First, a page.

An equestrian statue of P.G.T. Beauregard in New Orleans is seen here. (Courtesy of bestofneworleans.com)
An equestrian statue of P.G.T. Beauregard in New Orleans is seen here. (Courtesy of bestofneworleans.com)

Workers in New Orleans, under police guard, began Monday removing four monuments dedicated to the era of the Confederacy and its aftermath.

Mayor Mitch Landrieu said in a statement that during the first removal process which began just before dawn on Monday, crews dismantled a monument erected in 1891 to honor members of the Crescent City White League, who in 1874, fought in the Reconstruction-era Battle of Liberty Place against the racially integrated New Orleans police and state militia.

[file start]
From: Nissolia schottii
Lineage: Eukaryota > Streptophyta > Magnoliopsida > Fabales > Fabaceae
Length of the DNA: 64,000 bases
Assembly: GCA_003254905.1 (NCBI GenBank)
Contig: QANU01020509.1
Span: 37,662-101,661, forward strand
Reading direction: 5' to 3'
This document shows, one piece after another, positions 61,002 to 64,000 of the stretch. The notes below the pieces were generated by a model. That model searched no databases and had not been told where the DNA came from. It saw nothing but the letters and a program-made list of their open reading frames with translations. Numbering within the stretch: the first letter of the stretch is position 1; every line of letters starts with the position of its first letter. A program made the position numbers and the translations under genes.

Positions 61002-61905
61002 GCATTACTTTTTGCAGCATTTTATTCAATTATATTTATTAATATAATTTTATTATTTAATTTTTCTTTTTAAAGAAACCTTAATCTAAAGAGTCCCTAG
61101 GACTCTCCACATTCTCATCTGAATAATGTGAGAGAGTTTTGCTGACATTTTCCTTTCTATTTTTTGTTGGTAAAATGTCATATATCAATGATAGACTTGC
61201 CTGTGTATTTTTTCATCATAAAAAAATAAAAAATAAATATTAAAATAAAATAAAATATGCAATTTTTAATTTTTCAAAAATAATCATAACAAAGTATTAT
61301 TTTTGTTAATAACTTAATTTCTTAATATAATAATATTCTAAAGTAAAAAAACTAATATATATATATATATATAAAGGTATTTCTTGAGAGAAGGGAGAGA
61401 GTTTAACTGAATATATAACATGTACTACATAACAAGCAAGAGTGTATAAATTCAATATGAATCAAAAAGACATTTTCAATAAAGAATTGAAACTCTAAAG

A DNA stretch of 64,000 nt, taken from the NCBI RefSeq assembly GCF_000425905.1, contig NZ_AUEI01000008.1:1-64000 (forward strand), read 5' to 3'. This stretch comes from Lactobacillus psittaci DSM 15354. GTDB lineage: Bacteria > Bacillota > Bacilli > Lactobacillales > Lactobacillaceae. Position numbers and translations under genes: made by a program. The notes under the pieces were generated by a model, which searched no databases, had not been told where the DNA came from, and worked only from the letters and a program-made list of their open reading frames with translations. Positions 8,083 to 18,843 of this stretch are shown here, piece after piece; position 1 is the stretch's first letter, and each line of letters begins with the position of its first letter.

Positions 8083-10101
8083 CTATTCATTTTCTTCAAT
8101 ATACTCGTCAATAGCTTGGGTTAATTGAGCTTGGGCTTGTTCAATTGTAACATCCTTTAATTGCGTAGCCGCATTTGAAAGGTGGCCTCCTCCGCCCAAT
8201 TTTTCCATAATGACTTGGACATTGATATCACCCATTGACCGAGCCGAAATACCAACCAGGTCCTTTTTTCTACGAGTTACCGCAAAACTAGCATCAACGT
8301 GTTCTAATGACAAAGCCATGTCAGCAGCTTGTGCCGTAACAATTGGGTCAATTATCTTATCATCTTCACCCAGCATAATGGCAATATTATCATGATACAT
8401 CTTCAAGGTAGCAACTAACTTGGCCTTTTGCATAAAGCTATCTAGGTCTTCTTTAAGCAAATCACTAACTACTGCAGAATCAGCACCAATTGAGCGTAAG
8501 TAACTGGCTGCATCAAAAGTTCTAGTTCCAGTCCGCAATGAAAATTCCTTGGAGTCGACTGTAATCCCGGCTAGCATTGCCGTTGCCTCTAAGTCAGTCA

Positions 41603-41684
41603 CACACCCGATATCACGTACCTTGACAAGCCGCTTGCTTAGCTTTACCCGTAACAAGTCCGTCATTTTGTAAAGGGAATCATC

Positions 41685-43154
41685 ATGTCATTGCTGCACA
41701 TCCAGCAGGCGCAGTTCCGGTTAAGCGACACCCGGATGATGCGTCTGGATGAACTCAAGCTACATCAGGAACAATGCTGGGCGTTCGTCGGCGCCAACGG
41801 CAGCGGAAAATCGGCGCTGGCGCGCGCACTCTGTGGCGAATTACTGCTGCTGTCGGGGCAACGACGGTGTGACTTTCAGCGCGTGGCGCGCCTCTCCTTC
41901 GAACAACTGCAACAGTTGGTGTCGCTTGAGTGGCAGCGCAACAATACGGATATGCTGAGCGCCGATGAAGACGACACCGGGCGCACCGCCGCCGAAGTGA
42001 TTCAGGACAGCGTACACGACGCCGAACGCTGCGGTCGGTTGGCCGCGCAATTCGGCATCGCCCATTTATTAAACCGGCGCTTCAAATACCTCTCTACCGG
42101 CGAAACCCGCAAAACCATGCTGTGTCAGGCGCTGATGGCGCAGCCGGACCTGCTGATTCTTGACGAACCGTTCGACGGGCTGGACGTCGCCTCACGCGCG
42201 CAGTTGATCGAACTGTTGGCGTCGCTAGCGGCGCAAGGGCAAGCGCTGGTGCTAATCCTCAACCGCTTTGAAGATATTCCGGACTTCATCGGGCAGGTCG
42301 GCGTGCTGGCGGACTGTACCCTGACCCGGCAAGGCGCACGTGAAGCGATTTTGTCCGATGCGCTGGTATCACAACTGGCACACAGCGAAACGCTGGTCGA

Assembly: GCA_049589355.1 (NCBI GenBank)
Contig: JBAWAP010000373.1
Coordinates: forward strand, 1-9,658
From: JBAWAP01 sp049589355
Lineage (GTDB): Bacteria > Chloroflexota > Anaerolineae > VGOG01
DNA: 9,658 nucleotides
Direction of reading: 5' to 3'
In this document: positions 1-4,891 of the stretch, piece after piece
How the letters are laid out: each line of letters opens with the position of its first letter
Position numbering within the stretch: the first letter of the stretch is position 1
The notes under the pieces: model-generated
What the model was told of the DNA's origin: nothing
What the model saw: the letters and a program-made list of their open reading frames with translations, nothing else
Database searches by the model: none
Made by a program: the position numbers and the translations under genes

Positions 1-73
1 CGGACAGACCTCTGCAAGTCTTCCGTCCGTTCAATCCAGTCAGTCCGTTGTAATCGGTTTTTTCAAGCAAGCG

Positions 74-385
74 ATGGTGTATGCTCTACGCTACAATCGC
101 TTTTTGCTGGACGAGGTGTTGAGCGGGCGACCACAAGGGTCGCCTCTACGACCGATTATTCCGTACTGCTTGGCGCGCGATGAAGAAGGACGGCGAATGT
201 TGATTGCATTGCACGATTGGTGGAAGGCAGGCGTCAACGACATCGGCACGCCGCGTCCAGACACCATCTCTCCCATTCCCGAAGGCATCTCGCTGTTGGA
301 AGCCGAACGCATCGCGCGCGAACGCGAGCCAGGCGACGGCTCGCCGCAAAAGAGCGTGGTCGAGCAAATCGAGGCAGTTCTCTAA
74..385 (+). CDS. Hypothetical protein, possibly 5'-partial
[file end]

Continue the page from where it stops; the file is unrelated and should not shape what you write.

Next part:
The monument, which local leaders unsuccessfully tried to remove it in 1981 and 1993, has been occasionally used as a rallying point by David Duke and the Ku Klux Klan.

Other monuments slated for removal include a bronze statue of Gen. Robert E. Lee in a traffic circle named for Lee, an equestrian statue of P.G.T. Beauregard, a Confederate general, and a statue of Jefferson Davis, president of the Confederacy.

WI Guest Author

This correspondent is a guest contributor to The Washington Informer.

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